Home cooking at Pawnee House

Good, fresh ingredients with a side of sophistication.

When you find a restaurant that appeases all the diets, you’ve stumbled into something special. So when rumor had it that an “all vegan” restaurant was opening in Oak Bluffs where the old Park Corner Bistro used to be, reactions seemed split.

You had the vegans and vegetarians: “Finally — this is exactly what the Island needs!”

And then you had the avid meat eaters: “Great. So I won’t be eating there ever.”

Day by day over the winter and spring, we started to see this Oak Bluffs eatery slowly transform. We saw the seafoam green paint, the signage, and finally: “Pawnee House: Now open.” We could finally start to unpack the mystery of what’s on the menu. And I have good news: There’s a little something for everyone.

There are vegan options for the tried and true vegans. There are vegetarian substitutions for those who still like their dairy and cheese. There are meat-centric dishes for those who seek out that homey, hearty animal protein. And on top of all of that, the restaurant itself is light and bright, beautifully renovated, with a fresh, simple, farmhouse feel.

Owned by Alex Cohen and Debbie Flinner-Cohen, Pawnee House officially opened in mid-August — a delayed start thanks to COVID-19. But the owners will tell you the slower start allowed them to take their time and create a system that works.

“In a strange way, it sort of helped us,” Debbie said of opening during the pandemic. “Where we’d normally have 38 seats, we’ve started with 21. I’ve opened over 30 restaurants, and I can’t tell you how insane the first month always is.”

Together, the husband-wife team boast more than 50 years in the restaurant and catering world, and with this venture, Debbie has taken on the role as head chef for the first time. While she says she isn’t “professionally trained,” you certainly wouldn’t know it by trying the food.

I visited Pawnee House on a recent Sunday, ready as ever to indulge. As you’ve probably noticed by now, Oak Bluffs has been closing Circuit Ave. and the bottom half of Kennebec on Sundays so that restaurants are able to expand their outdoor dining. Pawnee House had a few tables set up outside — we requested one in the sun.

We sat down and were immediately struck by how many different and unique menu options there were. My boyfriend falls under the “avid meat-eater” category, and I could tell he was relieved to see several items that interested him. And myself — a vegetarian — plenty of picks for me, too.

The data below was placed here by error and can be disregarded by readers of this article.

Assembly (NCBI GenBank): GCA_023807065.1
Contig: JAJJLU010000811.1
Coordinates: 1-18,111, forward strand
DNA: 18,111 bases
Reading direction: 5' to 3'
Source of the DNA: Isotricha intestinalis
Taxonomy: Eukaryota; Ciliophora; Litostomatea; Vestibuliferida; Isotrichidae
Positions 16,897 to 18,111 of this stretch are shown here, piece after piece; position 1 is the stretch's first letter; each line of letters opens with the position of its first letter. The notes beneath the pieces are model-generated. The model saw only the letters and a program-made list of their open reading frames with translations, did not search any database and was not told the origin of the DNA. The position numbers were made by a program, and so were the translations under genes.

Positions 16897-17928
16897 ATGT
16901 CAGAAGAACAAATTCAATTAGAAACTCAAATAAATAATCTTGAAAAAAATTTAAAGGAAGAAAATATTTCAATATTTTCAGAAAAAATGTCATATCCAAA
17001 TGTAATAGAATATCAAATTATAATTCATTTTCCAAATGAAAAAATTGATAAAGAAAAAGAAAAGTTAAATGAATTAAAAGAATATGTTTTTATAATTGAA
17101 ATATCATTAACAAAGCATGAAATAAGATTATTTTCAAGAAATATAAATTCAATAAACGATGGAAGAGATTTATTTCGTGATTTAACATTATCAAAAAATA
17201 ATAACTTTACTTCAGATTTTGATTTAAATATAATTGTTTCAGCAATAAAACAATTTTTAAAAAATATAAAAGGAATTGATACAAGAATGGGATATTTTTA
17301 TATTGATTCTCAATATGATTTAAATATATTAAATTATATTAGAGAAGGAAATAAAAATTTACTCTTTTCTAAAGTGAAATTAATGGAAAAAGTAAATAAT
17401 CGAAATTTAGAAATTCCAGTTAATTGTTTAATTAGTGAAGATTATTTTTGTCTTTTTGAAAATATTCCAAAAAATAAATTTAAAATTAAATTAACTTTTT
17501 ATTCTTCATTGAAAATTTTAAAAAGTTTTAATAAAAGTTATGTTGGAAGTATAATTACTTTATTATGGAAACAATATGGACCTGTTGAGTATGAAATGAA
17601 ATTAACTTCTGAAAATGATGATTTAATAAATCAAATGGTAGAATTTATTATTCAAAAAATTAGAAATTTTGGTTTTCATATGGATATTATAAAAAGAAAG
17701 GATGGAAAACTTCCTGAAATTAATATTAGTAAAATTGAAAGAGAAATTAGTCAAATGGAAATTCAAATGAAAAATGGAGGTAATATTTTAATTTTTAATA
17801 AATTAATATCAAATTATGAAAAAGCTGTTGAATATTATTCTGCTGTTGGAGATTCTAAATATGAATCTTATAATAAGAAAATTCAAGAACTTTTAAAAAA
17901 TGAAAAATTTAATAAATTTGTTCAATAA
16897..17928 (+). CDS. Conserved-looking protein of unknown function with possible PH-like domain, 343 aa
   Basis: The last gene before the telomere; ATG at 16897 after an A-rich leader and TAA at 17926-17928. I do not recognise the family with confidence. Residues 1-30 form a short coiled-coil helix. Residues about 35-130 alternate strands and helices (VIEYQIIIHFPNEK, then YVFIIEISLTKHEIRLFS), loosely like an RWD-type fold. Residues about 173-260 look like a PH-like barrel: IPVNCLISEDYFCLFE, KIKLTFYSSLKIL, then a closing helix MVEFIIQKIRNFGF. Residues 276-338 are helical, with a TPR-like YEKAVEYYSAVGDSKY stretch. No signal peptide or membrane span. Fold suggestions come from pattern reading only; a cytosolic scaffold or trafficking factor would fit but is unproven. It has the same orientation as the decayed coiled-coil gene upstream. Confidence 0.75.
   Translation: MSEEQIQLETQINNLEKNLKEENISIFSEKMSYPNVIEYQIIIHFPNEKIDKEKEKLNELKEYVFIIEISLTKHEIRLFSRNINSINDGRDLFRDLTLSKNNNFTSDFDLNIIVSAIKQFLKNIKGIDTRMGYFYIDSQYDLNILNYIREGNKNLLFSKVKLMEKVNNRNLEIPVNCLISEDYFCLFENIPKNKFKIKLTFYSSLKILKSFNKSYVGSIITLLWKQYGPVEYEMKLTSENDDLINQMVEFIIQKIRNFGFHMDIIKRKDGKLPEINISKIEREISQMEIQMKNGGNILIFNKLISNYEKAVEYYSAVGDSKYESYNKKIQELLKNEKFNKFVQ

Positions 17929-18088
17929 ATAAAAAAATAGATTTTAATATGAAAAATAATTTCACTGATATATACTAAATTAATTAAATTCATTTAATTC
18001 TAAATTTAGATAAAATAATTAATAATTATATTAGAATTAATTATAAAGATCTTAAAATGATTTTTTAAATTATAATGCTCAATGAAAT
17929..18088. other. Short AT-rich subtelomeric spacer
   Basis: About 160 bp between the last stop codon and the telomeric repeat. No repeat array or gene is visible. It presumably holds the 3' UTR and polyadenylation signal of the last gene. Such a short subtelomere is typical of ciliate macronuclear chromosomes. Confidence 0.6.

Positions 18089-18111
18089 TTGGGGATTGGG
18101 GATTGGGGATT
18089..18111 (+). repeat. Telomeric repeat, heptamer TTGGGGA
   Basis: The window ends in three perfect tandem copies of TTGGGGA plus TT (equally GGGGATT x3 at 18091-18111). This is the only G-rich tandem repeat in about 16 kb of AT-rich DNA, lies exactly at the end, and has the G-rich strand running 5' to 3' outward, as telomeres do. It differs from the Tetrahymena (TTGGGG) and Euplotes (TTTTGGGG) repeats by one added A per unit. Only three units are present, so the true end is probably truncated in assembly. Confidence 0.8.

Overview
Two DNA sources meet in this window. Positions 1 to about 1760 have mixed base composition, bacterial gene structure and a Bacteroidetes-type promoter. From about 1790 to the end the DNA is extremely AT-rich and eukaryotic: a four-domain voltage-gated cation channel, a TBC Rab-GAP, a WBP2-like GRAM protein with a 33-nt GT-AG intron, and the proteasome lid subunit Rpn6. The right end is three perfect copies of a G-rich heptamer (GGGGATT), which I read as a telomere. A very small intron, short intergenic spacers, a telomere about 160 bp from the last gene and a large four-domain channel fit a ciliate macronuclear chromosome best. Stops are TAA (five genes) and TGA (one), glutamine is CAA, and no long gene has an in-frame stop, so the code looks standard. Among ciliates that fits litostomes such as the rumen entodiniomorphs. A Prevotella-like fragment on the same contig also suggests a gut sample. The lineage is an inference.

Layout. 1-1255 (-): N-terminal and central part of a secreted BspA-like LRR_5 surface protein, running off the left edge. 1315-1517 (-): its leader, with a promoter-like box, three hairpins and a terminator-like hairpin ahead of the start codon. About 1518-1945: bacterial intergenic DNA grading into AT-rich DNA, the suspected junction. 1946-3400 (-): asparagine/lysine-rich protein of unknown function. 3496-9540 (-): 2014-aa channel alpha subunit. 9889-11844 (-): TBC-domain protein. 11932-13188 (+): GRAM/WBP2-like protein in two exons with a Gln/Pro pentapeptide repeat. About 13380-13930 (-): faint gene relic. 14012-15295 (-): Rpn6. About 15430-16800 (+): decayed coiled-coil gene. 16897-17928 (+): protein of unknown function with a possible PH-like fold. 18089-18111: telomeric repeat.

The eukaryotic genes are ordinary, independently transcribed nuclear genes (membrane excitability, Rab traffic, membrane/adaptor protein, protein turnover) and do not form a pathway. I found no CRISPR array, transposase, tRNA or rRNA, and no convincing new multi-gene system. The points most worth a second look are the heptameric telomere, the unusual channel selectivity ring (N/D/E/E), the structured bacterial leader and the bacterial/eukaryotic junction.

Pre-1 pm drinks seem all the more justifiable during brunch, so I ordered a mimosa ($13), and my boyfriend went with the Naked Ox Pale Ale. There’s a pretty robust drink list, and a big bar inside, too. We also put in a starter, and you’ll want to write this one down.

The Beet and Goat Cheese Stack ($12.50) is flavor-packed, colorful, and filled with ingredients your body will thank you for. It’s made with two different types of beets — traditional red and the less traditional golden — packed in between layers of crumbly, soft goat cheese. The stack was topped with balsamic dressing and salted cashews, and sat on a small golden-green puddle of extra-virgin olive oil. My boyfriend told me he “doesn’t like beets,” but we split this starter right down the middle.

For my main, I chose the Country-Fried Skillet ($14.50) from the brunch menu. This dish is made two ways (and arguably three). For meat eaters, it’s made with country-fried steak with a medium fried egg plus home-fry-style potatoes, a biscuit, tomatoes, and gravy. For vegans, the dish is made with lightly fried green tomatoes, potatoes, more vegetables, and topped with a vegan gravy that you wouldn’t be able to tell was vegan (it’s all about the roux, Debbie told me). Since I’m a vegetarian, I sort of combined these two options. I got the fried green tomatoes but opted for the egg and biscuit as well. This hearty main is served in a hot skillet, and is absolutely delicious.

My boyfriend ordered the Chicken Pot Pie ($22.50) off the regular dinner menu — items from which are sometimes also available during brunch (just ask). It was made with a thick chicken-gravy blend encrusted inside a golden-brown flaky pastry that almost melted over the top of the bowl. It was filled with soft chunks of chicken, carrots, onions, and potatoes, and was warm, filling, and perfect for this time of year.

The Pawnee House, named after the historic four-story hotel that used to occupy that very street, gets its ingredients from a number of local farms, including Martha’s Vineyard Mycological, Grey Barn Farm, Mermaid Farm, and Kuloko Farm, among other partnerships that are in the works. Plus, Pawnee House sends all its compost to Pork to Fork. These choices are all nods to Alex and Debbie’s overarching mission: “We want to be as eco-friendly as possible,” Alex began, “promote healthy eating and a healthy lifestyle as much as we can.”

“We want people to feel like they’re eating something fresh every time they come in,” Debbie added. “Casual, no-frills — we want you to feel at home here.”

The Pawnee House, 20 Kennebec Ave. in Oak Bluffs, will be open through January, and is currently open for dinner Sundays, Mondays, and Wednesdays 5:30 to 9 pm, and Thursdays through Saturdays 5:30 to 10 pm. Pawnee House is open for brunch on Saturdays and Sundays from 10 am to 3 pm. For more information, visit thepawneehousemv.com or call 508-338-2770.